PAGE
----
2. Very interesting post, really enjoyed it. Hope you'll do similar ones in the future. I have the same problem Rocaille does, dark colors in my crease make me look like a corpse. I'll definitely try some of the eyeshadow techniques.

    The only thing I've observed in "Asian" (hate generalizing like that) makeup/beauty I completely don't get is circle lenses. As someone with poor vision I don't get why people would be fiddling with their eyes unnecessarily.

  3. Rocaille:
    I have seen white girls, like the spoke model for Paul & Joe and Jill Stuart (and many Japanese magazine model are Eurasian anyway), with that type of makeup as well and I actually prefer that kind of looks, it's classy, pretty and very approachable.

    Oh, I sure will!

    I personally don't like how circle lenses look (I am near sighted so I just stick with normal glasses) either and it irks me when I see beautiful girls then I looked at their stoned eyes...

    Anyway, I understand the effect they created and why people like them though. For many Asian, we kind of get that kind of "dead fish eyes" (I am so getting bashed for saying this but that's how it's called in Chinese) where the white parts are too big) and circle lenses really made a great difference. I think circle lenses are really suitable for those kind of girls, like Tomoko (

    I mean, for the girls who already wear contact, I don't see that much harm & hassles on their part. (Even if they have perfect vision, I am in no place to condemn them. It's their eyes and their choice.)

  4. thanks for this great information. i like the diagram showing a good way to do e/s for flat asian eyes. it works much better than trying to fake a crease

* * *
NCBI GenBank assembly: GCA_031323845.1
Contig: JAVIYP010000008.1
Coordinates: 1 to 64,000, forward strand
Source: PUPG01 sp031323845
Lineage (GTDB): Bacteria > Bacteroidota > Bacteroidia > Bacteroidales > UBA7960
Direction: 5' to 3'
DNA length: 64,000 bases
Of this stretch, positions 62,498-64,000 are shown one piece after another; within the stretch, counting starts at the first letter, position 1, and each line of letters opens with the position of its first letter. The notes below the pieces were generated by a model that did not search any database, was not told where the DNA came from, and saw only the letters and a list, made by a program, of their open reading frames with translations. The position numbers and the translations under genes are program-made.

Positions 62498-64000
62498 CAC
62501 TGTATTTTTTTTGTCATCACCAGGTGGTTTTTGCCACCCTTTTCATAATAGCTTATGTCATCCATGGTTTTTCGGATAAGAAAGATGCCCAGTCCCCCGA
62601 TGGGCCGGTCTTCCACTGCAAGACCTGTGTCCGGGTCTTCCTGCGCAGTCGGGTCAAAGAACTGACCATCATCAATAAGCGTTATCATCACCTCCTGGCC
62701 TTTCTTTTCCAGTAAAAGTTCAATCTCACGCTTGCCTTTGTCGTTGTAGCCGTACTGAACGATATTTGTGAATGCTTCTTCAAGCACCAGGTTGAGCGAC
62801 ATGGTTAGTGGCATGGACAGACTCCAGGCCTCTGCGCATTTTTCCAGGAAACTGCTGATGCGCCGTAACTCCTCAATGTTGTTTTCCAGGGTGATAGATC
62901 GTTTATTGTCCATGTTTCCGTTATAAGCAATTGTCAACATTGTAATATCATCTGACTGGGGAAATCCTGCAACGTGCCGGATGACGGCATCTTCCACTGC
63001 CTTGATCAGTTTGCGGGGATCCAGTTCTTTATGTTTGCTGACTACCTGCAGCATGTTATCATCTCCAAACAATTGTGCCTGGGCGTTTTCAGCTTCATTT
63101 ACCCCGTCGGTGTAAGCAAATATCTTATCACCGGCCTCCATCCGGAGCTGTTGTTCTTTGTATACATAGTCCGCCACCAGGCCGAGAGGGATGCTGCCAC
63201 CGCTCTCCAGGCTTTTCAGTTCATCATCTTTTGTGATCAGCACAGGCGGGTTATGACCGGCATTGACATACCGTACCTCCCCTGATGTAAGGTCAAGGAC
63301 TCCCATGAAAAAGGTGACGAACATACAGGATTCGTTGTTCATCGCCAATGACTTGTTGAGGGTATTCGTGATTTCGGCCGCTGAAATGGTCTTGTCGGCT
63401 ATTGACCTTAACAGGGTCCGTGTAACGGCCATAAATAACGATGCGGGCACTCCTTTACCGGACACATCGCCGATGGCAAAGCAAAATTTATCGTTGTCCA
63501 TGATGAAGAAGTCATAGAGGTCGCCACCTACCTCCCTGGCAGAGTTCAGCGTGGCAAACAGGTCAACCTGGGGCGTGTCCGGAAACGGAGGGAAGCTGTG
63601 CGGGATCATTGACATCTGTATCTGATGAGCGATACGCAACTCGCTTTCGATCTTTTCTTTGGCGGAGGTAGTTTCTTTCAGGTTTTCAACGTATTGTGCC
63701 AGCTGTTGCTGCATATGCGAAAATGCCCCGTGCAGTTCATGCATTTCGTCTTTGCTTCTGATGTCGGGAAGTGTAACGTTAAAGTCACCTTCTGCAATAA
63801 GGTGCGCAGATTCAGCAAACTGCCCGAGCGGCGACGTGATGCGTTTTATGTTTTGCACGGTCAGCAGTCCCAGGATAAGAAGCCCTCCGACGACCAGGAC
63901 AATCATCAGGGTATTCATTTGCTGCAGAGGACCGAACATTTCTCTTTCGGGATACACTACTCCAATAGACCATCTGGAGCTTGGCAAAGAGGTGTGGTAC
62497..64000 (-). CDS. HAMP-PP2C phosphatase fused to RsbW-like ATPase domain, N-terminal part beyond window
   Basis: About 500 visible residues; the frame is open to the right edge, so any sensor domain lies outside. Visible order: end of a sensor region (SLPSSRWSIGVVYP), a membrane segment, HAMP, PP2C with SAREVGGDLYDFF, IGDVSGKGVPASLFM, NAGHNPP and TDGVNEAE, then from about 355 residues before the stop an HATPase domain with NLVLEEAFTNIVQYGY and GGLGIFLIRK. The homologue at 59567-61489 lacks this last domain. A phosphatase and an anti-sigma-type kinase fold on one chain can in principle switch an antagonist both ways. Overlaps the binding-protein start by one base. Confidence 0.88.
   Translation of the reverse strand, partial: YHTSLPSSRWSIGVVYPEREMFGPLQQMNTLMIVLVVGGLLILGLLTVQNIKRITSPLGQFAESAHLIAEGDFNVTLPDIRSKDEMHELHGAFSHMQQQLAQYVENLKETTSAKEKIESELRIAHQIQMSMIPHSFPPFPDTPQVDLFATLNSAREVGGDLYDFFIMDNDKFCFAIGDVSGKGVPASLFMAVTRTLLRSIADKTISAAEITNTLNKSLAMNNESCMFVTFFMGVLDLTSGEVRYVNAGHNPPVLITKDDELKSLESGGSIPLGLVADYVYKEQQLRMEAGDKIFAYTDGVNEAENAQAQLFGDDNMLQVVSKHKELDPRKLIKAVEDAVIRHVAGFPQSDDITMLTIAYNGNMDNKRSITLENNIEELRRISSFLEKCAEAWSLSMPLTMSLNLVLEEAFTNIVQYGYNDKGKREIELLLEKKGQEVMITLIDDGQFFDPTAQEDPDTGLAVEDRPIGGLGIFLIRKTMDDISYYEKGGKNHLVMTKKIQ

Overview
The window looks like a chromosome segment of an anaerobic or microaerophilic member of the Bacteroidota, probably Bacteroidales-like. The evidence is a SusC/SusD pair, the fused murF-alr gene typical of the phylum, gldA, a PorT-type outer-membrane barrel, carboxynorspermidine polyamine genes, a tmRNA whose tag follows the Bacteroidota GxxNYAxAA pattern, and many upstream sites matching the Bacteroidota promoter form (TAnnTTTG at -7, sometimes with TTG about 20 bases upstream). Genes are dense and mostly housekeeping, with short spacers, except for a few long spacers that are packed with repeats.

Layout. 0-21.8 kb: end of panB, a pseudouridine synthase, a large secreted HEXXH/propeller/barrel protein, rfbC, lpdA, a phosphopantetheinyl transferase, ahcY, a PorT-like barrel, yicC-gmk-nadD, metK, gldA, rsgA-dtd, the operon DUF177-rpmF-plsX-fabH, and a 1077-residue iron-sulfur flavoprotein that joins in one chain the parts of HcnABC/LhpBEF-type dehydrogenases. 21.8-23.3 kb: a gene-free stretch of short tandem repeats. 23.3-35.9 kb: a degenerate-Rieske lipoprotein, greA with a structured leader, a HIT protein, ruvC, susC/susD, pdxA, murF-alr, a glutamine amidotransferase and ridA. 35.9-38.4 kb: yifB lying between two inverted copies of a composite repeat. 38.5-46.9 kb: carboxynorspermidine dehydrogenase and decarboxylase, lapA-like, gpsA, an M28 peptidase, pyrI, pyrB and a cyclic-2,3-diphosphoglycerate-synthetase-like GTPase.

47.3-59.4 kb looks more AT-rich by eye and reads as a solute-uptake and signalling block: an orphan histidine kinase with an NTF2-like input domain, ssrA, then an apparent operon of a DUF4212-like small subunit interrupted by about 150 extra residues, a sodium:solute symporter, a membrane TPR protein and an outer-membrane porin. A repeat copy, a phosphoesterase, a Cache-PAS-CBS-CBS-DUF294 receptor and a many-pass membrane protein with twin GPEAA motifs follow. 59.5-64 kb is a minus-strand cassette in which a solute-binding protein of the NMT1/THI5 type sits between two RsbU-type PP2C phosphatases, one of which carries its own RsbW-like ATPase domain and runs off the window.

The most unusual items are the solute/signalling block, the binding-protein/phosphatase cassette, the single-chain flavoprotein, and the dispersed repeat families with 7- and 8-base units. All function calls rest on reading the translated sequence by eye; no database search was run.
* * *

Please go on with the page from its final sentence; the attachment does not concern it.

<3 angie

  5. i have another thing you could add for Asian eyebrow makeup/shaping, I've noticed that most Asians have straight brown (with slight or no arch to them) I think this makes them overall look less harsh, more natural looking and youthful, you know what I mean? :P

  6. Thanks for this great entry! Not many makeup blogs address how to apply makeup for Asian faces. It's nice to know that Asians are not forgotten. I especially liked the eyeshadow/eyeliner section. I always have a hard time wiht my eyeliner.

  7. This is a very interesting post., however I notice that eyebrows shape also plays an important role. While Westerners perceive thin and arched eyebrows to be sexy and sophisticated, Asian (in particular Korean) prefer the thick, bushy and straight eyebrows. Being an Asian myself I also prefer thick and straight eyebrows, it photographs much better and I tend to emphasize on eyeliners and eyebrows for a nude make up look as well.